Is Trump a Threat to Emerging Markets?

Is President Donald Trump a threat to emerging market returns? Source ETF's Paul Jackson considers the outlook for sector and where investors can find the best opportunities

Emma Wall 6 January, 2017 | 8:15AM
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All this week, Morningstar.co.uk will be bringing you a Guide to Investment Ideas for 2017; stock picks, market reactions and political forecasts from the investment professionals.

 

 

 

Emma Wall: Hello and welcome to the Morningstar series, "Why Should I Invest With You?" I'm Emma Wall and I'm joined today by Paul Jackson, Head of Research for Source ETF.

Hi, Paul.

Paul Jackson: Hi.

Wall: So, we're here today to talk about emerging markets. And I'd like to start with the big question, which is, how much of a threat is President Trump to emerging markets?

Jackson: Well, clearly, I think you have to look at Trump as a potential source of problems. We've seen the effect on Mexico, on the Mexican peso and recently, his actions to bring production back to the United States. But having said that, I think that the advantages of emerging markets will overcome any potential threat from Trump.

For example, demographics are still much more favorable in emerging markets than in the developed world. Debt ratios are much lower. And within that debt, it is primarily domestic. There is very little foreign debt owed by most of the emerging market governments.

So, I think that those advantages and cheap valuations will see emerging markets outperforming developed markets once again during 2017. And don't forget, during the fourth quarter, during December, particularly on the debt side, emerging markets still outperformed even with the election of Trump. So, with that threat there, the debt markets still outperformed developed markets.

Wall: So, it's fair to say that you are bullish on emerging markets. Perhaps if we could drill down a little into those markets, you think are going to do well in 2017, starting with debt, where are the greatest investment opportunities?

Jackson: For me, I think, you always need to go to the places that other people don't want to go, so where you get the best valuations. So, one fantastic example that nobody really would take seriously is Venezuelan government debt. In U.S. dollars, at the moment, you can get a yield of more than 22%. Back in 2016 at one stage that was 36%. So, it's already come a long way, but I would look for that to fall to maybe 15% during 2017. If that happens, you're looking at a full year return in U.S. dollars of more than 50%.

Other opportunities in emerging markets, I think, still the Brazilian debt with a yield in U.S. dollars of between 5% and 6% and a local currency yield above 11% at the 10-year level, I think that is still an attractive opportunity. And in Europe, I think Turkey offers good prospects with yields that are similar to what I just quoted for Brazil.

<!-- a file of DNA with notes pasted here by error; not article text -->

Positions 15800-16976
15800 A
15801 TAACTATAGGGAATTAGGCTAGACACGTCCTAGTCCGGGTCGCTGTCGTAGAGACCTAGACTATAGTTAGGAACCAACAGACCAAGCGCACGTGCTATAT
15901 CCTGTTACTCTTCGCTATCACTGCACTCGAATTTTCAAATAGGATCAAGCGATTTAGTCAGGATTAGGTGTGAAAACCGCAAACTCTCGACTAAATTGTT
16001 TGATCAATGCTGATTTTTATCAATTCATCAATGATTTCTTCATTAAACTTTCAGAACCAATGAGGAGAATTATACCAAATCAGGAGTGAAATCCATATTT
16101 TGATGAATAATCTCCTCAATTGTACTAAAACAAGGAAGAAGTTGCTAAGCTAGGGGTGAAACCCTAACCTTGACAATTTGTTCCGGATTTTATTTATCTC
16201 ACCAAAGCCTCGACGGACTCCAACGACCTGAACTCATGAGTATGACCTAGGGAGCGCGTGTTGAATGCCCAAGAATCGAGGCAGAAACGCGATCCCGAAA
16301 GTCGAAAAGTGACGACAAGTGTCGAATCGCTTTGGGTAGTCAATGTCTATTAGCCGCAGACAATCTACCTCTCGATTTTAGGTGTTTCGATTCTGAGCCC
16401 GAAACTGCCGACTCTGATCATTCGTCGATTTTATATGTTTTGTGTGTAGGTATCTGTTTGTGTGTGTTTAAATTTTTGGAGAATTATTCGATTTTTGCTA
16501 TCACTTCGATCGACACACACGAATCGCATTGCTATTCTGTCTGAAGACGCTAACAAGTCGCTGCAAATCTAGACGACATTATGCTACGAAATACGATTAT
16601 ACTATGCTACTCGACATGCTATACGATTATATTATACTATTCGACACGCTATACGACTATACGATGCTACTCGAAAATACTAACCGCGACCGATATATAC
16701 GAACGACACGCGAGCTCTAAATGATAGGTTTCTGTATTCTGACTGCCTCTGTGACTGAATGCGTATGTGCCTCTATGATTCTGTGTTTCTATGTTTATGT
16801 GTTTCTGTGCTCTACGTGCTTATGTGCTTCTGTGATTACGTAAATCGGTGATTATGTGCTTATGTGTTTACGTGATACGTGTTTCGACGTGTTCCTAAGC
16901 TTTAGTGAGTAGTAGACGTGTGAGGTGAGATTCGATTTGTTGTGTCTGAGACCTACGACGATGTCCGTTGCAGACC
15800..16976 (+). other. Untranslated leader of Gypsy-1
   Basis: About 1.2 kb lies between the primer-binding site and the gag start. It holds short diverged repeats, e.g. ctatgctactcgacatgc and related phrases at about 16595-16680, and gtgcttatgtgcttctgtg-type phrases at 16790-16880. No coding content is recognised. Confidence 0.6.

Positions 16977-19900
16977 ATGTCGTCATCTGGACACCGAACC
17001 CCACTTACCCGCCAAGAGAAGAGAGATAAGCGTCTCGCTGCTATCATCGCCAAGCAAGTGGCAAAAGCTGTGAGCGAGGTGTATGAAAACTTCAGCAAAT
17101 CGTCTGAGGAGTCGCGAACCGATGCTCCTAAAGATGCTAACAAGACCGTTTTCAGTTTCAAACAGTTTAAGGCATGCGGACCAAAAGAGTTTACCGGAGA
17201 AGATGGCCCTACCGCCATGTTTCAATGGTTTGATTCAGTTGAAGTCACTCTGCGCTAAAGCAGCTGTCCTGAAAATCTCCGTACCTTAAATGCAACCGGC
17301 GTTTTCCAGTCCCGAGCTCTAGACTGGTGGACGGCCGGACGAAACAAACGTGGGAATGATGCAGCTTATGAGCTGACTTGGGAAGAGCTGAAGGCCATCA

Wall: If we're looking then at the equities side, because it is important to have a diversified portfolio, where are you seeing the greatest opportunities within the stock markets?

Jackson: Once again, I think, as with debt, I would take a diversified approach. But if you're looking for some specific ideas, I think China has been a forgotten market. People were burnt perhaps quite badly. It frightened a lot of people. And I think the valuations when you look with a P/E ratio below 10, it is, I think, an attractive market. Perhaps you can get it a little more cheaply in the Hong Kong market.

But also, looking at other markets, once again, Turkey, I think, looking at Europe, Turkey has got similar sorts of valuation ratios, a P/E below 10, the market has been hurt quite badly as has the currency. So, I suspect that will be a good opportunity for 2017. And if you want to get a little more exotic looking at Africa where over the long-term I think the greatest opportunities exist, there I think the Kenyan Stock Market is at quite an interesting valuation point with a P/E ratio below 10 and a yield which is almost as high as the P/E ratio. So, those will be my three picks.

Wall: Plenty of fantastic opportunities, although we should probably caveat it. It won't be a smooth ride for emerging markets, will it? Investors should be prepared for volatility, but good things in the end.

Jackson: Of course. This is fantastic for your pensions, but I also think if you've got that long-term view, looking towards your pensions, emerging markets are a great asset class. But I do think that throughout the year of 2017 you will get some good returns.

Wall: Paul, thank you very much.

Jackson: It's a pleasure.

Wall: This is Emma Wall for Morningstar. Thank you for watching.

The information contained within is for educational and informational purposes ONLY. It is not intended nor should it be considered an invitation or inducement to buy or sell a security or securities noted within nor should it be viewed as a communication intended to persuade or incite you to buy or sell security or securities noted within. Any commentary provided is the opinion of the author and should not be considered a personalised recommendation. The information contained within should not be a person's sole basis for making an investment decision. Please contact your financial professional before making an investment decision.

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Emma Wall  is former Senior International Editor for Morningstar